View Full Version : D&D: Random Ideas about Fluff for Gender Identity

2014-11-10, 05:41 PM
So, I decided to write up some ideas about gender variance for D&D stuff, as optional fluff. Here's what I got.

(And yes, this is the thread that got so many lovably-neckbeardy responses from /tg/. I kind of realized this might be a better forum for this. I apologise for my lack of writing skill. These are notes and rough ideas more than anything, and just how I'd do it. People can adjust things and use as much or as )

Humans: Varies greatly, it is well known that they usually stick to male and female, though agendered, bigendered, and other gender identities exist. There are, of course, many cultures in the world, and transgendered humans can either be celebrated or shunned, or anything in between, same with nonbinary humans.

Elves: Elves are well known for androgyny, which tends to have some merit, what with the sometimes-depicted-as hermaphroditic god Corellion. Perhaps because of this, elves tend to have far more gender-variance than other races. This does not detract from them being smug pricks though, of course. Transgendered elves are somewhat less common.

Devils: Many devils, being entirely centered around power and control, have little regard or care for the way one pit fiend considers themself or whatnot, and thus nonbinary or transgendered devils, even the occasional succubi, are not unknown.

Archons: Archons can typically be seen as agendered, though many appear as and identify with some gender or another.

Just some random thoughts. Any ideas?

2014-11-10, 06:11 PM
Corellon is sometimes hermaphroditic?

Honest Tiefling
2014-11-10, 06:20 PM
I would see gender being a option only allowed to the higher ranks of devils, much like other freedoms. Lower ranking ones are whatever gender their superiors decide, usually the same one as the rest of their units to promote unity, discipline and conformity.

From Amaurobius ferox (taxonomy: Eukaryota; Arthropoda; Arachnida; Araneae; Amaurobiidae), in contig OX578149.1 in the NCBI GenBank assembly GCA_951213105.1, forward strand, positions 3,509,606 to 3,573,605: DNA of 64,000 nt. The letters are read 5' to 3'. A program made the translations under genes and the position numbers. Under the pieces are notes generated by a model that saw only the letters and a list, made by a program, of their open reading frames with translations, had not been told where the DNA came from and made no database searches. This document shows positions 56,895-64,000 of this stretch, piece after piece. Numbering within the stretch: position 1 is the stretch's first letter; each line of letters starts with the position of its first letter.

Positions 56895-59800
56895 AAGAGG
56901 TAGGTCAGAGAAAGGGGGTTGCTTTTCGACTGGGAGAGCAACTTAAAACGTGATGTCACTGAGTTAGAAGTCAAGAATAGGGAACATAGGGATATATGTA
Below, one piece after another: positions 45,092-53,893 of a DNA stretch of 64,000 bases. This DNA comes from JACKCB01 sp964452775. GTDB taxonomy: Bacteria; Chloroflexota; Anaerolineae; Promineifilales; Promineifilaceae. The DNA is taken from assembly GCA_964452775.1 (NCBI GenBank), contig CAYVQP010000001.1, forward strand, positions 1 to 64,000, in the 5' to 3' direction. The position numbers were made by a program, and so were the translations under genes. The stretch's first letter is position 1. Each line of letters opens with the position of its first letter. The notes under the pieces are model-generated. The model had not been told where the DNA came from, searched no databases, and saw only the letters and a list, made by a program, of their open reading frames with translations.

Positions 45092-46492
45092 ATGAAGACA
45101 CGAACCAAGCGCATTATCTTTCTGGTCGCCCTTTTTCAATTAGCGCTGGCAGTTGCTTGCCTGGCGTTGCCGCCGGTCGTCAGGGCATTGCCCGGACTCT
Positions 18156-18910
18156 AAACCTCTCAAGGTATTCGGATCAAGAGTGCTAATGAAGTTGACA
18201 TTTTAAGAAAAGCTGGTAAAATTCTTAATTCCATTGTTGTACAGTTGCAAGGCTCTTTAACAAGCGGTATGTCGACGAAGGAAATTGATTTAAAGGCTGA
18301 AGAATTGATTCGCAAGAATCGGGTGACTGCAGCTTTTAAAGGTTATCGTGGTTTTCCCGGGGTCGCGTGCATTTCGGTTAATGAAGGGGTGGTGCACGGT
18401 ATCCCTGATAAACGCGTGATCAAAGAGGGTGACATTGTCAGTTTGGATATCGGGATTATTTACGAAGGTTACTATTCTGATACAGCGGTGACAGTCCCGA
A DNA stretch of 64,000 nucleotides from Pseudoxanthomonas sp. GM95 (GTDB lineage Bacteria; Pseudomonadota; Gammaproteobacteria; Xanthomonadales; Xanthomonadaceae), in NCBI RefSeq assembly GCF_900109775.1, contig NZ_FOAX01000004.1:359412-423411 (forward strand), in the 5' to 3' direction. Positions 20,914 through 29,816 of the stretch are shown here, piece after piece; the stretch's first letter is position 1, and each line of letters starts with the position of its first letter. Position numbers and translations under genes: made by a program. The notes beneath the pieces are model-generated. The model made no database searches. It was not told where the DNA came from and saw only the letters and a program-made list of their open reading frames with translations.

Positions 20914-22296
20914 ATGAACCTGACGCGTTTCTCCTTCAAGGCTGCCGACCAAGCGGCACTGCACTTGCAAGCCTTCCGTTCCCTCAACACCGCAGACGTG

2014-11-10, 08:14 PM
Androgynous behavior is not the same as androgynous gender identity. Personally, I wouldn't have elves have any higher rate of gender variance than humans, unless something in the fluff specifically refers to gender ambiguity.

Jeff the Green
2014-11-11, 02:51 AM
Androgynous behavior is not the same as androgynous gender identity. Personally, I wouldn't have elves have any higher rate of gender variance than humans, unless something in the fluff specifically refers to gender ambiguity.

While this is true, Androygnous gender identity does tend to lead to androgynous behavior, and one can imagine that a species with much less sexual dimorphism than humans might put less stock in the gender binary. I think the idea is to produce new fluff rather than merely extrapolate from existing stuff.

Anyway, my 2cp:

Despite being otherwise conservative, dwarves are relatively tolerant of atypical gender expression and identity and trans* dwarves are relatively common. It is particularly common for trans-male dwarves to become priests of Moradin and trans-female dwarves to become priestesses of Berronar Truesilver. This may be due to the same factors causing the elves' gender variance.

Changelings have enough plain identity problems without having to worry about gender identity. Most just have one gender they spend most of their time in and try not to think about it much.